Children around the world face different health problems depending on a variety of factors including but not limited to the region and country they are in, the income of their family and their access to health care. In 2015, an estimated 81.3 children in Africa per 1,000 live births died in their first five years, compared to a rate of only 14.7 in the Americas. Furthermore, all of the 15 countries with the highest mortality rate among children aged under five were located in Africa. In the United States the national infant mortality rate stood at 5.9 deaths per 1,000 live births as of 2016, with the state of Mississippi reporting the highest rate of any state.
Access to modern health care allows U.S. children health benefits not always available to children in less developed regions. For example, in 2015, almost 92 percent of children aged 19 to 35 months had been vaccinated against measles, mumps, and rubella (MMR). On the other hand, children in the U.S. are more susceptible to certain health problems than those in other countries. The rising prevalence of childhood obesity and its many adverse effects has continued to be a source of public health concern in the U.S., with close to 20 percent of children aged 6 to 11 reported to be obese. Furthermore, U.S. children are just as prone to accidental injury and in 2015, cosmetics or personal care products caused 144,396 pediatric poisonings, while poisoning from analgesics caused 13 pediatric deaths.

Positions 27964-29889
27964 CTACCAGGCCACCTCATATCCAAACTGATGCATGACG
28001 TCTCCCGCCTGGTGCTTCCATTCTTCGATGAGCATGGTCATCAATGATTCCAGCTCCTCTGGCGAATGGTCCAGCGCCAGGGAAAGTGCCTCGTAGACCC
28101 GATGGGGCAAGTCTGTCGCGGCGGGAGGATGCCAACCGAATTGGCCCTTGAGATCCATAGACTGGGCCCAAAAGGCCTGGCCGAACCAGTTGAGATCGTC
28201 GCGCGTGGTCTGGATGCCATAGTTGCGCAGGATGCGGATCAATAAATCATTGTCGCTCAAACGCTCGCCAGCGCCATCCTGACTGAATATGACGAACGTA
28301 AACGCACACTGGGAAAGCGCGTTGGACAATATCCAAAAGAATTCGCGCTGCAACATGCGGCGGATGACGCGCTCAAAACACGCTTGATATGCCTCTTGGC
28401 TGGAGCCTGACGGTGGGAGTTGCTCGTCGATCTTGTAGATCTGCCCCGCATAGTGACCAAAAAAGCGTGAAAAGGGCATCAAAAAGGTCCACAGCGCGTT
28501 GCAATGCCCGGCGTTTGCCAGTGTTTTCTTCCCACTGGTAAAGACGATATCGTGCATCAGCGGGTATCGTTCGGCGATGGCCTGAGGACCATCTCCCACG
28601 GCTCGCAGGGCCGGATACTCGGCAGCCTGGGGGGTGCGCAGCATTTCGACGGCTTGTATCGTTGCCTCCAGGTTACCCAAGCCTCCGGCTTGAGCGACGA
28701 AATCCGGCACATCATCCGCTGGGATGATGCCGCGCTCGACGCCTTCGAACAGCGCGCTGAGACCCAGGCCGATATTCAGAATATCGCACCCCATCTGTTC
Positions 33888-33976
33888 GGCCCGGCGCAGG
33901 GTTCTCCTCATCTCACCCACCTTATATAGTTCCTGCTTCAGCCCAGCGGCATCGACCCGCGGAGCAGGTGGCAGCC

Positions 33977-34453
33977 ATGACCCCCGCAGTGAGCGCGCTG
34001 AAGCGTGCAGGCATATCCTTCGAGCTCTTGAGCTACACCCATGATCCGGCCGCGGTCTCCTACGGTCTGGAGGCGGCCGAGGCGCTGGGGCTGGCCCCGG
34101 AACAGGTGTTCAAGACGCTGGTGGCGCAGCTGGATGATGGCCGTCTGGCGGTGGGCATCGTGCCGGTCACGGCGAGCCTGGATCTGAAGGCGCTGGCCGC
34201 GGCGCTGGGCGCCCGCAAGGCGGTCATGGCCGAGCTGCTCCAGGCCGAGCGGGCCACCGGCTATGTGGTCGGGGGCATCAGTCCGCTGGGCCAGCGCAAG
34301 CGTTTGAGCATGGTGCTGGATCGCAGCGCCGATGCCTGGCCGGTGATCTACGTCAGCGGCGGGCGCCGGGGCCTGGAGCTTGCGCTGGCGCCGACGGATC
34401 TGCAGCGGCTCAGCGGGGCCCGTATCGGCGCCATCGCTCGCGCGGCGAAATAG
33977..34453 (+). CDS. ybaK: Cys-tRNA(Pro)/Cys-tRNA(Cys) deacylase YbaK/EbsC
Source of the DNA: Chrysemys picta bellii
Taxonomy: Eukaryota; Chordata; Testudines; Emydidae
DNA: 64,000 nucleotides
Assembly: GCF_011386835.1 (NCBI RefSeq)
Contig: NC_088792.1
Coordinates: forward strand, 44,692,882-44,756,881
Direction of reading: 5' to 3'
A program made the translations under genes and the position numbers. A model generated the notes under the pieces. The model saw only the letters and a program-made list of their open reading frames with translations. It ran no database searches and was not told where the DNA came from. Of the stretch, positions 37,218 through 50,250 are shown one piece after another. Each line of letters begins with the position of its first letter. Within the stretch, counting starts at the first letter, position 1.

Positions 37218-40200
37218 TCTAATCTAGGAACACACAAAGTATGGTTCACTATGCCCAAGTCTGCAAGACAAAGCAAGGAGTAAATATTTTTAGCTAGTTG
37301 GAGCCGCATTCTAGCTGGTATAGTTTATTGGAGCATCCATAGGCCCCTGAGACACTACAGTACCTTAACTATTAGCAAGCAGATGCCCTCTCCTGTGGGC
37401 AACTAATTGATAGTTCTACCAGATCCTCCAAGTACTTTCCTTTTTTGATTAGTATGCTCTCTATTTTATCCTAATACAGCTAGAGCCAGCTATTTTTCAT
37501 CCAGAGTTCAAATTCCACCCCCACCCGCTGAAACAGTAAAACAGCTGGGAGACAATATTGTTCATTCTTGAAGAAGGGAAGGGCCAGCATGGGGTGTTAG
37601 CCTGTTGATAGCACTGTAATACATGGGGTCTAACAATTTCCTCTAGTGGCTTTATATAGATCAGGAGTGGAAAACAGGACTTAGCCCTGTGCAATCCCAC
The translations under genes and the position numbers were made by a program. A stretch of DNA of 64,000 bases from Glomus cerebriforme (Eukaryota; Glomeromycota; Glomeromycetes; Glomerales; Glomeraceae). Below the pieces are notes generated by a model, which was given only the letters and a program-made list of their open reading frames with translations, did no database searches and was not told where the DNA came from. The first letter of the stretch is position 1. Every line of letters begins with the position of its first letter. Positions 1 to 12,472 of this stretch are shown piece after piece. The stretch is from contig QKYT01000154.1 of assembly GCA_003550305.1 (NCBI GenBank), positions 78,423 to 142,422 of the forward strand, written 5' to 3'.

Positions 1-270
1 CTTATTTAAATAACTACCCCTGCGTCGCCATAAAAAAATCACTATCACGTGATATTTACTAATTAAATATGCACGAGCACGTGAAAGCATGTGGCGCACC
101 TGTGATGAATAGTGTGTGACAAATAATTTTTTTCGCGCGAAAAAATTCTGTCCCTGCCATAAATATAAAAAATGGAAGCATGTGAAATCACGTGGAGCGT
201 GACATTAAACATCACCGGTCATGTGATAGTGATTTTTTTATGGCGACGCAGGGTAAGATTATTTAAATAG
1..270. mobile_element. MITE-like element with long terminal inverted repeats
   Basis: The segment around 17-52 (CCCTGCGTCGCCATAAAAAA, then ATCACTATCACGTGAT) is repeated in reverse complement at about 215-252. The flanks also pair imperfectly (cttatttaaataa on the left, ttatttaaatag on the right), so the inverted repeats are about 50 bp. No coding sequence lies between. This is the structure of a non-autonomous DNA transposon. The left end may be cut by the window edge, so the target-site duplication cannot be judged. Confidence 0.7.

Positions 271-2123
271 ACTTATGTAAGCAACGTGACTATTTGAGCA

Having health insurance is vital for children to have access to the health care that they require, however, a large number of children in the U.S. remain without health insurance. Around one million children aged one to five years were uninsured in 2015, while 2.7 million of those aged 6 to 18 years had no insurance. The number of children enrolled in Medicaid is expected to grow in the coming years with an estimated 28.5 million children enrolled in 2018. The United States does not lack qualified pediatricians, but access barriers persist.
This text provides general information. Statista assumes no
liability for the information given being complete or correct.
Due to varying update cycles, statistics can display more up-to-date
data than referenced in the text.